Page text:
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They Don’t Love You Like I Love You May 2, 2007

Posted by KG in Etc..

The idea of applying geographic language to the symbolic space of the Web makes a lot of sense in the user controlled content world of Web 2.0.  Efforts 5-6 years ago to “map the Internet” were harder to swallow, conceptually, but with links as rough metonyms for direction, and virtual communities as stand-ins for symbolic space, it’s a good deal more plausible to imagine the internet as a space with geographic attributes like direction and size.

Which is why this map of blogs is both fascinating and frustrating.  The objects off of the dominant blog Pangaea, especially the peninsula of sports, are interesting (and new justification for chastising Livejournal users!).  Less interesting and more baffling: the “bright light” of Michelle Malkin. *shudder*  I say frustrating because I want something more comprehensive, longer term — the same study, but over the course of a year.  Come on, that’s plausible, right?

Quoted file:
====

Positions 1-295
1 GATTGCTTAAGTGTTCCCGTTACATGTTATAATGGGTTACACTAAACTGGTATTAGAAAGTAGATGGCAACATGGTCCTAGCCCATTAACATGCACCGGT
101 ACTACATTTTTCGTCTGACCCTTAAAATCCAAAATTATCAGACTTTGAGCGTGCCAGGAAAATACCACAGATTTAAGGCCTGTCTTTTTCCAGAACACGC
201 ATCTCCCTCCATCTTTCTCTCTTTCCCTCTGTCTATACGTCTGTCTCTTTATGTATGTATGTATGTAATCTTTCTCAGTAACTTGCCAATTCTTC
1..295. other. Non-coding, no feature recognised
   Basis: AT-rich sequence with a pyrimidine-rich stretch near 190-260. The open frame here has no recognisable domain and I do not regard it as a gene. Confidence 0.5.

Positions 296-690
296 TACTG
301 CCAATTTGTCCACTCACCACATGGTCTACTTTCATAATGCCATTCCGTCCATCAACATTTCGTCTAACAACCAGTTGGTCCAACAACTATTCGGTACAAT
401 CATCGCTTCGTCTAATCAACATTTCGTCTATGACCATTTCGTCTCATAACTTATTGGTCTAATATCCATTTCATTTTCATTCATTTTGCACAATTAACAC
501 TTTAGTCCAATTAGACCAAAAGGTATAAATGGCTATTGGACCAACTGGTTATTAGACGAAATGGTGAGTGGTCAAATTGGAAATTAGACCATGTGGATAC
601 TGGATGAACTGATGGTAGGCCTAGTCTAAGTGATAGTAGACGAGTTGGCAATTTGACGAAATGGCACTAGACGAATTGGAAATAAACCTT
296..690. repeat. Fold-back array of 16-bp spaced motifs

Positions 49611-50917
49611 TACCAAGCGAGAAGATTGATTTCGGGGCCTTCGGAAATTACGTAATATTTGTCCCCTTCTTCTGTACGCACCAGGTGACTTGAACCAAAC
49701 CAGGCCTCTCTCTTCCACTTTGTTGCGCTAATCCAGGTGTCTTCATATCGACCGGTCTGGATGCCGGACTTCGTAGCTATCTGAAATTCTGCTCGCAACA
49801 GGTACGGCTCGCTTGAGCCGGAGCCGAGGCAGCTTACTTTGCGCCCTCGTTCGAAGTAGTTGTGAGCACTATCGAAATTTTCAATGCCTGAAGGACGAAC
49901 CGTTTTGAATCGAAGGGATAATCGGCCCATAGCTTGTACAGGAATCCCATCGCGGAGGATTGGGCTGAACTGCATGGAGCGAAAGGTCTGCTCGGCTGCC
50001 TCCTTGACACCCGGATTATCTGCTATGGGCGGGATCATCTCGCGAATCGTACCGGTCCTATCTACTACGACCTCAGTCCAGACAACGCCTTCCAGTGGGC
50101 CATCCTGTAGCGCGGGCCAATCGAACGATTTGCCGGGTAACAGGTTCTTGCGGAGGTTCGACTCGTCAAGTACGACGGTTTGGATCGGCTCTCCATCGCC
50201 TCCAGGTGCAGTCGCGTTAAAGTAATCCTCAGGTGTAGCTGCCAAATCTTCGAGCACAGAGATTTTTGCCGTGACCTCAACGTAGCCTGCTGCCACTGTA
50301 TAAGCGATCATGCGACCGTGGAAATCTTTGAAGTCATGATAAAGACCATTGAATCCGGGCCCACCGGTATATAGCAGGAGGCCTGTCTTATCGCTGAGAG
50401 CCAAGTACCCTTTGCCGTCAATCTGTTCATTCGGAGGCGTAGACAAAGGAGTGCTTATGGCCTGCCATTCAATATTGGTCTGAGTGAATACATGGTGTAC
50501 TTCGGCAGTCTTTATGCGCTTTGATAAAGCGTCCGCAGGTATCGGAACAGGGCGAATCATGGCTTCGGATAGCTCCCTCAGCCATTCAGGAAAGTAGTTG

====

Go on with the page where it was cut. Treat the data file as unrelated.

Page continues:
More fun and less science-y is this old-timey map of online communities, found via Unfogged.  The cardinal directions seem a tad arbitrary — the Sea of Memes is intellectual? — but still, a well done piece of fake cartography. 

An idea: has anyone taken the time to do a map of popular flickr tags?  Where terms that show up together — for example, “mountain” and “climbing” — are contiguous, with size as a function of usage?  If I were more technologically adept, I’d try it.  Though odds are someone else already has, no? 



1. tom - May 2, 2007

Check out Flickr’s clustering functionality. I’m not sure if it’s what you’re thinking of, but it might be…

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